Case Study 4 Times Square New York Ny

This major high-rise contains 48 floors and 1.6 million square feet. One distinguishing characteristic is its "environmentally responsible" design. This includes systems and construction designed to minimize effects on occupant health, energy reduction; indoor air quality; recycling systems; and sustainable manufacturing processes.

Located at Forty-second and Broadway in Manhattan, 4 Times Square did not get off to an easy start. Construction began at a low point in the rental cycle and the developer, The Durst Organization ( was unable to obtain outside financing. The company put up its own funds to get the project started and soon found a major tenant, the Conde Nast Corporation. Part of a larger Forty-second Street Master Plan, this interesting "green" building has been called "a piece of urban theater."1

From a feasibility standpoint, questions included a nontangible, the developer's vision. While Durst's initial investment was high due to the environmentally-oriented design elements, long-term savings in utilities have been significant.2

Also called the Conde Nast Building, this project was the first speculative office project developed in Manhattan in more than 10 years. The locational amenity is a strong tenant draw, and the environmental design aspects are equally interesting, both to government and to potential tenants. This project makes the point that amenities and tenant-based value are not always limited to tangible benefits associated with a site. The amenity of status location and innovative design may be equally important and appealing.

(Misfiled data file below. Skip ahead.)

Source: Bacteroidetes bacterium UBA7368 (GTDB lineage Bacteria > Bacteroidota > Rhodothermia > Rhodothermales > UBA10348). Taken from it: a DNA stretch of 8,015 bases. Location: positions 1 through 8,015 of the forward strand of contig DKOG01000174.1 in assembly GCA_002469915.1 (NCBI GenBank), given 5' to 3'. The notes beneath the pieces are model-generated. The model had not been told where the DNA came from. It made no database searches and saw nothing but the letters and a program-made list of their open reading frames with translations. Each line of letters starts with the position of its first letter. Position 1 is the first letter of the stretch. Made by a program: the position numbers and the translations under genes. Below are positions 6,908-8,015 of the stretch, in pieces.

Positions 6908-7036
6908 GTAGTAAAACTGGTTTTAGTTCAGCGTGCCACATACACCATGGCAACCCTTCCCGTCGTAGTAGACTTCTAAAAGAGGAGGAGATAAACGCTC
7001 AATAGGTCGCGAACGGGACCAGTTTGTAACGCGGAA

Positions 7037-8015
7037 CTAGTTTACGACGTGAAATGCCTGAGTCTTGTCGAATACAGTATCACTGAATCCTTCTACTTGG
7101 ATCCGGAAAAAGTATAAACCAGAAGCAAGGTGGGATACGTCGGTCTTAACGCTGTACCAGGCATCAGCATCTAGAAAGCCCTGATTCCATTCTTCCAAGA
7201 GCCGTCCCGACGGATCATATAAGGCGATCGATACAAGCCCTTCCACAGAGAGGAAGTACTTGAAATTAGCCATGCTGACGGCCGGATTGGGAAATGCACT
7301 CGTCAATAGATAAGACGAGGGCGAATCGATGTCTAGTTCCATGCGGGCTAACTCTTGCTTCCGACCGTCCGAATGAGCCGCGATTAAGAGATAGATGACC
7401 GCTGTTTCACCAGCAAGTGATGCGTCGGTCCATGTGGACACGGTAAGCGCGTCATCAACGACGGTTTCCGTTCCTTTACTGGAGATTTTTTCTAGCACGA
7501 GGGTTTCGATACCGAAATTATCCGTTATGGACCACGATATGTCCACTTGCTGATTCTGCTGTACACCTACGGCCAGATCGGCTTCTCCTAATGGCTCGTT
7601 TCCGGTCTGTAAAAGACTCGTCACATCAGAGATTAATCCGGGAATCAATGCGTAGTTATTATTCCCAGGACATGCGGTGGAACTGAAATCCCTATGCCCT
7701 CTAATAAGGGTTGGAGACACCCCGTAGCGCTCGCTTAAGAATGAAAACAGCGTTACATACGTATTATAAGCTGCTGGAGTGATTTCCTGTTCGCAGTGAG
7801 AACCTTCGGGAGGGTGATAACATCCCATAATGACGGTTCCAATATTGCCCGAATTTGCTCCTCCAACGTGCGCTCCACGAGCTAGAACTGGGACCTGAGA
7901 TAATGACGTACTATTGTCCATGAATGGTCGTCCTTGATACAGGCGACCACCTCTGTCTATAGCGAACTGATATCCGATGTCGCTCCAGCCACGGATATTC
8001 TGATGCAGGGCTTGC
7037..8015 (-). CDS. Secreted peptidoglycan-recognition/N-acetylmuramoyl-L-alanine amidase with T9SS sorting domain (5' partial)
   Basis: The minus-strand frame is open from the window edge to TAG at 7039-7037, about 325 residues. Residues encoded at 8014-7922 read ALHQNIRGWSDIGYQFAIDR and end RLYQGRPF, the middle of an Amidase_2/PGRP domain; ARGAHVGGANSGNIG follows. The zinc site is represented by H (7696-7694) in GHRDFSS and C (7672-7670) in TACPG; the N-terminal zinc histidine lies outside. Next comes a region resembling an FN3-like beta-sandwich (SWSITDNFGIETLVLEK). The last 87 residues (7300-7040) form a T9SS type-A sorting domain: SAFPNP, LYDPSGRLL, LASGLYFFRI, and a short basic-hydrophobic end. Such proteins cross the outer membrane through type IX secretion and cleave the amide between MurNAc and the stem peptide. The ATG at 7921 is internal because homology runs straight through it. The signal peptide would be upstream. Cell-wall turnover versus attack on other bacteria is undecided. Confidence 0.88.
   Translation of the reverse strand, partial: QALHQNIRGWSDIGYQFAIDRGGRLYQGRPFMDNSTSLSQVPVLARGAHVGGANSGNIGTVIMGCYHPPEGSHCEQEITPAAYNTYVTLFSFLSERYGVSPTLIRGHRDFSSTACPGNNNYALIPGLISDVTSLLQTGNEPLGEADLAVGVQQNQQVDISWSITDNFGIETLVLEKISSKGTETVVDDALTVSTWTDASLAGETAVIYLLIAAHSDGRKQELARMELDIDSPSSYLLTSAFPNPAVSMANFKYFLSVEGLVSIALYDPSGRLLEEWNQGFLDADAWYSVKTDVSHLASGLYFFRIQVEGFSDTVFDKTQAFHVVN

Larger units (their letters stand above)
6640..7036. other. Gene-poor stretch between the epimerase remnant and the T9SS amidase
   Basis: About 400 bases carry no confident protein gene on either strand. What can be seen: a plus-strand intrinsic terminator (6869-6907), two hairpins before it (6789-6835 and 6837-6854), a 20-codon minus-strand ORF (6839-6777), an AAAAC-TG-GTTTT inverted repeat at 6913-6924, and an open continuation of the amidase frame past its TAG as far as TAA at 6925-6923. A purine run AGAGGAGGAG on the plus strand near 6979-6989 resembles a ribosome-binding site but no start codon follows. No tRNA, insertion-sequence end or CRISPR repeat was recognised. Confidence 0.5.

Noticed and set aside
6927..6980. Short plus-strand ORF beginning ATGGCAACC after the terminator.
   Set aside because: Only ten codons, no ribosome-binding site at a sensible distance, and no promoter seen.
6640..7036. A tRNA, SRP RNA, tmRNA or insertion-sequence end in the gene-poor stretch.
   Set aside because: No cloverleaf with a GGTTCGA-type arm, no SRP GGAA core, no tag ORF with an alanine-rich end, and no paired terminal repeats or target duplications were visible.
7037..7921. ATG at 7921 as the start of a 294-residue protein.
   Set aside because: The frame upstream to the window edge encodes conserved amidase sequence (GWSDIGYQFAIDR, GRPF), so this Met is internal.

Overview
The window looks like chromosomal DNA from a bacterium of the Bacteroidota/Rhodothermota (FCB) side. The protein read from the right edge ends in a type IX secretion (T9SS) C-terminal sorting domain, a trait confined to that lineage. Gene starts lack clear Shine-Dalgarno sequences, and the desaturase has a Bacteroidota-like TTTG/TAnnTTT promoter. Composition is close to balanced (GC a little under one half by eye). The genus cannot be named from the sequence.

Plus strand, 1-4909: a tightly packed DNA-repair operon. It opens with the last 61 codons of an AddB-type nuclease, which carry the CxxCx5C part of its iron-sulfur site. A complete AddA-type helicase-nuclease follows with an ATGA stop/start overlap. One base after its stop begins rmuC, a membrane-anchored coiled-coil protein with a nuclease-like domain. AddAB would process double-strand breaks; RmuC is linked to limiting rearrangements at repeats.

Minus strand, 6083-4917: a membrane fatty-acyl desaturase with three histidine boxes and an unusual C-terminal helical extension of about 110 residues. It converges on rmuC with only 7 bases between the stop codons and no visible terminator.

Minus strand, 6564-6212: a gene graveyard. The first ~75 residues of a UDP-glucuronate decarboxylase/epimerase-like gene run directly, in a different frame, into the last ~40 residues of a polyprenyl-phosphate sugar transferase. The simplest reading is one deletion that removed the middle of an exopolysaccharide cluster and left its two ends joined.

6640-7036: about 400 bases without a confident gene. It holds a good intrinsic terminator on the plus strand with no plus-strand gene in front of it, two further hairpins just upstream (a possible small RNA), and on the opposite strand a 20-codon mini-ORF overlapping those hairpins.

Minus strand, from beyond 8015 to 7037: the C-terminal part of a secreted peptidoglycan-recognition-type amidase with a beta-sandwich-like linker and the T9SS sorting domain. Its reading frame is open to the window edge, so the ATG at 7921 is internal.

traditional office building, the industrial park site may tend to consist of relatively small office spaces, a limited number of onsite employees, and a greater emphasis on industrial sites with a front office (as opposed to separate office and industrial tenants). It may be more common to find a concentration of employees in the production area of such combined facilities, with office space required only for reception/clerical employees and a few members of management. While this is a generalization, it is applicable in many situations. However, recognizing the advantages to flexibility in design, an office/industrial complex may be designed to respond to a variety of dissimilar tenant requirements, including specific design criteria for tenants able to commit to long-term leases.

The combined market and feasibility studies involved with office spaces often rely upon first finding a major tenant or, in the case of corporate offices, occupying a building as a headquarters or major divisional office. This is not always possible, however.

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